I’ve recently had the privilege of being one of the few people present in a panel discussion initiated by non-profit organization Plan International on sexual exploitation in the country, and was able to hear experts talk about what our current state really is on this issue—and I bear no joy in delivering this news, but the reality is, it’s deplorable. There’s no other way to say it. The number of sexual harassment and child exploitation cases in our country is alarming, to say the least. Let me start by presenting the cold hard facts, in the hopes that they will wake us up into action.
Reports based on the country’s social welfare department say that there are at least 60,000 to 600,000 Filipino street children who are prostituted annually. Did you know that the Philippines belongs in the top 5 in the world? According to UNICEF, we rank as the fourth nation with the most number of prostituted children. That’s not a rank we should be proud of.
1 every 62 minutes
According to a study by the Center for Women Resources (CWR), one child or woman is raped every 62 minutes. Let that sink in for a moment. The group also found out that 70 percent of the victims are children, with women from the lowest economic group more prone to violence, including rape.
1 out of 5
Another study by UNICEF claims that one out of five Filipino children suffer from sexual violence at home, in school or in the community. It is also interesting to note that we currently have one of the lowest age of sexual consent in the world at 12 years old. This is alarming, as a study from the Department of Health found that most recorded victims of sexual abuse are between 13 and 15 years old. Furthermore, although a 12-year-old can legally give consent to sex, they are prohibited to access the safeguards to protect them from teenage pregnancy and/or STDs.
8 out 10
According to UNICEF, Children are at risk of online sexual abuse and bullying. In the Philippines, it is estimated that thousands of children are exploited for sexual purposes online and offline. According to a study by Plan International, Internet accessibility, cheaper technological gadgets, and lack of parental supervision coupled with lack of education and negative peer influences make children vulnerable to online harassment.
USA’s Federal Bureau of Investigation reports that there are 750,000 child predators online at any given time, with several reported cases of cybersex crime coming from our country. CSEC or commercial sexual exploitation of children which includes prostitution, pornography, and trafficking of children, has become an epidemic in the country. Plan International reports that cybersex dens have been operating in almost all parts of the country since 2012. Even more alarming, family-run cybersex operations where parents of the child or entire communities are involved has become pervasive in the country.
1 out of 3 human trafficking victims is a child. In the Philippines, it is estimated that thousands of children are exploited for sexual purposes online and offline. Join our fight against CSEC! Children are #NotForSale.#ENDHumanTrafficking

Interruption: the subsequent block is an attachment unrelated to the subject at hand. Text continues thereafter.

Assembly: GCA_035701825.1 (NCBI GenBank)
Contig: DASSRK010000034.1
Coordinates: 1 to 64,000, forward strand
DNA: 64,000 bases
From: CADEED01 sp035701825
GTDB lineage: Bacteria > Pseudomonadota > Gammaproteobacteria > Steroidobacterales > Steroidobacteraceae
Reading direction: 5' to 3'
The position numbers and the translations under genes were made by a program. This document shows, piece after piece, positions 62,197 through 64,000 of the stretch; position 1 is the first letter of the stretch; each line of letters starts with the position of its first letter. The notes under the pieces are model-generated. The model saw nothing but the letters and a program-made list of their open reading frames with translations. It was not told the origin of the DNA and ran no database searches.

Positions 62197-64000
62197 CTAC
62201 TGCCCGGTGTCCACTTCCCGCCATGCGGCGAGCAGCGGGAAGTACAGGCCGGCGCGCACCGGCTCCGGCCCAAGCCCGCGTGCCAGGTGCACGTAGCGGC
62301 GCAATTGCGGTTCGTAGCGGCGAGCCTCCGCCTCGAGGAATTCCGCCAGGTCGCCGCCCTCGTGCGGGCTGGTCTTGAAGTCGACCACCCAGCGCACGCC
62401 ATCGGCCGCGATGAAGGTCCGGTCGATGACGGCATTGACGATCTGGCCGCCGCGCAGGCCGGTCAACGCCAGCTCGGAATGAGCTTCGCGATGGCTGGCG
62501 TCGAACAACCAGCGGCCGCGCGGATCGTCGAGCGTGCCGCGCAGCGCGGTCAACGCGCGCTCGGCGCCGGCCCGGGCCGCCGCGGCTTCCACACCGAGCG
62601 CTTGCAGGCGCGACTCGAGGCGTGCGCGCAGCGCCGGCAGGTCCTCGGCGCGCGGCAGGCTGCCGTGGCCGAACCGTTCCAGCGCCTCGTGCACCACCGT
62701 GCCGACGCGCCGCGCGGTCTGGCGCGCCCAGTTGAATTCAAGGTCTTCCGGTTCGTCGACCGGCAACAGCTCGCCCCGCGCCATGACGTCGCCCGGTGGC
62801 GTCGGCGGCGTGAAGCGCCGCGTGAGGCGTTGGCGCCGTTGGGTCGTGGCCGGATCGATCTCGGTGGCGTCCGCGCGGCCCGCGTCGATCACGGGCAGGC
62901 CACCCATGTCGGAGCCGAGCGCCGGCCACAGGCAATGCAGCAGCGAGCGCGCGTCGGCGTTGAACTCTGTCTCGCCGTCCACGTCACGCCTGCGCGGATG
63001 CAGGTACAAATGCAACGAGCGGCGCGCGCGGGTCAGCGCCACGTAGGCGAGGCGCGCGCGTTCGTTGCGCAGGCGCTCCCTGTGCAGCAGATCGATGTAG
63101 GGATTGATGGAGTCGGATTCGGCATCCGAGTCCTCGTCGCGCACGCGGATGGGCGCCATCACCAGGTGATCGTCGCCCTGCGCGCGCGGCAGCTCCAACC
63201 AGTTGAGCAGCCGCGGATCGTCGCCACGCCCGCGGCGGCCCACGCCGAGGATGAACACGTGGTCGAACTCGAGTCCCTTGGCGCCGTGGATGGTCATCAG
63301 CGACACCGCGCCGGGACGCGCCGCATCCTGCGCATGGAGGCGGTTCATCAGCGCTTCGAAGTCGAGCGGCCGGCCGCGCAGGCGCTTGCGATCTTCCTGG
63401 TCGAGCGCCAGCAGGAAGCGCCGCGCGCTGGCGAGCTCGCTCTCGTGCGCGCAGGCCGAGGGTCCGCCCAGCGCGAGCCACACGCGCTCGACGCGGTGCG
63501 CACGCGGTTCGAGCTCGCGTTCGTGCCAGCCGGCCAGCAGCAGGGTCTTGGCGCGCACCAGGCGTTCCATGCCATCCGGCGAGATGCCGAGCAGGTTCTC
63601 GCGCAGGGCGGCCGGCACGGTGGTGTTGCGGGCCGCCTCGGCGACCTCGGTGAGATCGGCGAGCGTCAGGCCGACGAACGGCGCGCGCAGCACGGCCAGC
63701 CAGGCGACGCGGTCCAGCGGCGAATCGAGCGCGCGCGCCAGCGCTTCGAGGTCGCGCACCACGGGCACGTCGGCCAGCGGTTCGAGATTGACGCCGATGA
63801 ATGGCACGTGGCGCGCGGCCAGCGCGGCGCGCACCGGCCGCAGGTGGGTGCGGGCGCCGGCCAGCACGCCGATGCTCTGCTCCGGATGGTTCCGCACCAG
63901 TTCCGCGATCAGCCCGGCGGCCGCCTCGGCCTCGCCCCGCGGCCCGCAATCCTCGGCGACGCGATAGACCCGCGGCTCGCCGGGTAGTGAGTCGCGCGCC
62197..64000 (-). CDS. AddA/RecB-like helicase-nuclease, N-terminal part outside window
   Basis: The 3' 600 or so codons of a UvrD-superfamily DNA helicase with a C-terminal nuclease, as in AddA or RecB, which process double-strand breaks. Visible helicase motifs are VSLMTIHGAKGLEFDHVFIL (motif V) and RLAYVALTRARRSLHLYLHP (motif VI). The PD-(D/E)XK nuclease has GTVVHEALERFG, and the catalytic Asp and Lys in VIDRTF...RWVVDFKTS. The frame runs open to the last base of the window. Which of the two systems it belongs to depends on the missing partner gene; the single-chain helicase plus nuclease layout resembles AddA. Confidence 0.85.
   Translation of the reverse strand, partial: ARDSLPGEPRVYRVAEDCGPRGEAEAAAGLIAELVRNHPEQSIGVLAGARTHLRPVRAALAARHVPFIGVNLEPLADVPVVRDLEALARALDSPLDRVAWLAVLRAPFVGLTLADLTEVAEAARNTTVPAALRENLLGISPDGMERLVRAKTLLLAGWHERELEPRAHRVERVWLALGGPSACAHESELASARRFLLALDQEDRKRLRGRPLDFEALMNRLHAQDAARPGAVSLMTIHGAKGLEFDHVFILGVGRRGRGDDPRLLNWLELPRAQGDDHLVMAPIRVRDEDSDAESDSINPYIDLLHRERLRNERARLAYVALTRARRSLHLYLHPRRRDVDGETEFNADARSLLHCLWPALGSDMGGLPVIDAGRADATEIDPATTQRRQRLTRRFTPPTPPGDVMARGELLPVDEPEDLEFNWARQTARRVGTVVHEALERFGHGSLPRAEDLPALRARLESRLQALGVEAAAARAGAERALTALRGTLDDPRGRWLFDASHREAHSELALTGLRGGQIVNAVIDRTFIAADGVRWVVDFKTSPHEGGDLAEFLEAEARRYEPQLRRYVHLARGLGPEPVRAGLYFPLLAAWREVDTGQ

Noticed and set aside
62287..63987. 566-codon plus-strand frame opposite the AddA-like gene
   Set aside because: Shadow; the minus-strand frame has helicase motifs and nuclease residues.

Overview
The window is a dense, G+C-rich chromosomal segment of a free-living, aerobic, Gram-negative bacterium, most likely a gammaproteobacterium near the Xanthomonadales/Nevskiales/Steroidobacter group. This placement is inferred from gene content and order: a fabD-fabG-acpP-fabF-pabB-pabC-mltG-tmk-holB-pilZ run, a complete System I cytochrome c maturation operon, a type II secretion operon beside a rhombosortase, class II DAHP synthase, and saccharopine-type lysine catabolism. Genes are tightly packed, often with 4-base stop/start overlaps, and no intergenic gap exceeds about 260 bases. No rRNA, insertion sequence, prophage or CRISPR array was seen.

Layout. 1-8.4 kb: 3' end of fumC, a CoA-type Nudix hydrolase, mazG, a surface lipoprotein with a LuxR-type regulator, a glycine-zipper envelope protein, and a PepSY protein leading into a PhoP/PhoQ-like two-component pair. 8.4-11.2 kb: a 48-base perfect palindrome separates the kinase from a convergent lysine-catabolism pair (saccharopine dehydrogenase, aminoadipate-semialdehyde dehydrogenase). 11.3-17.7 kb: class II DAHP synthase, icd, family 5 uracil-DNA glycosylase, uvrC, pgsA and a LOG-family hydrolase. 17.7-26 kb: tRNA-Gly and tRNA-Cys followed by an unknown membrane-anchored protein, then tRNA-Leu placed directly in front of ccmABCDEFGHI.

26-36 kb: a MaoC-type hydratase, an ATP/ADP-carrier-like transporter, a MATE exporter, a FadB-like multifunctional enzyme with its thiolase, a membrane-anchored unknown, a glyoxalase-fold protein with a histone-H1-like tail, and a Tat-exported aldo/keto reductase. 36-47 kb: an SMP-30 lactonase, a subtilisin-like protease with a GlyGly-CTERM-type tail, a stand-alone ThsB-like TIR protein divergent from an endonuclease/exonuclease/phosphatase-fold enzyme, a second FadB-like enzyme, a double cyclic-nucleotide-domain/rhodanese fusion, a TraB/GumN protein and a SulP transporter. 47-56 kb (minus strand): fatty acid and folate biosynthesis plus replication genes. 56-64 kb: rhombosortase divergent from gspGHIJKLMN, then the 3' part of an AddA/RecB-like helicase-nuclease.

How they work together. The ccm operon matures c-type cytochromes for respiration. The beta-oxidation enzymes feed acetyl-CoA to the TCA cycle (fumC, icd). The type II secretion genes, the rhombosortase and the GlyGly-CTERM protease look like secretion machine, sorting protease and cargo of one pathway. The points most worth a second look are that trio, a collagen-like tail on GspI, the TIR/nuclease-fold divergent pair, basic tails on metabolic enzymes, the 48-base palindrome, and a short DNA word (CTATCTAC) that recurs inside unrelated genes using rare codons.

— Plan International Philippines (@planphilippines) July 26, 2018
I know these numbers can be discouraging, but we mustn’t lose hope yet. So what can be done? Reporting cases is a must, of course. When it comes to sexual harassment and child exploitation, there is no excuse for tolerating the culture of silence. But while speaking out is crucial, the reality is, it addresses an act already done. Thus, to prevent the act itself, the solution must go deeper than that.
According to Mr. Anthony Pangilinan of Called to Rescue, one of the problems is, the cycle seems never-ending because today’s preys usually become tomorrow’s predator. Thus, to stop it, we have to nip it in the bud. Since most victims are minors, which usually means they are unaware of their rights, one solution is to spread awareness. Another is to treat this problem in all its seriousness. The fact is, human trafficking is the second largest criminal activity in the world, and is even predicted to overthrow drug trafficking and eventually become first, maybe sooner than we think. In our country, it thrives for a myriad of reasons, including widespread poverty. Most victims, especially of CSEC, are those desperate to escape poverty or provide for their families. Another is the lack of supervision. Children become vulnerable because they lack proper guidance from parents or mentors. They are often overlooked and thus seek others for love and validation. Psychologist and child rights advocate Dr. Elizabeth Protacio-De Castro emphasized the importance of parents’ and mentors’ roles on children. Ultimately, she said, children are tough but we tend to take their strength for granted. We might not be able to be there for them every step of the way, but we can at least equip them with proper life skills to prepare them for the tough yet inevitable challenges in life.
For more information and assistance, you can also get in touch via these hotlines:
1. Inter-agency Council Against Trafficking, 1343 (in Manila); 02 1343 (outside Metro Manila).
2. Philippine National Police (PNP) Hotline Patrol, Anti-Cybercrime Group, (02) 722-0650, 0917-847 5757.
3. Plan International Philippines, (02) 813 0030 to 32
4. End Child Prostitution, Child Pornography & Trafficking of Children for Sexual Purposes (ECPAT), (02) 920-8151
You can also go to Plan International’s website to report sexual harassment or child exploitation.
Art by Marian Hukom
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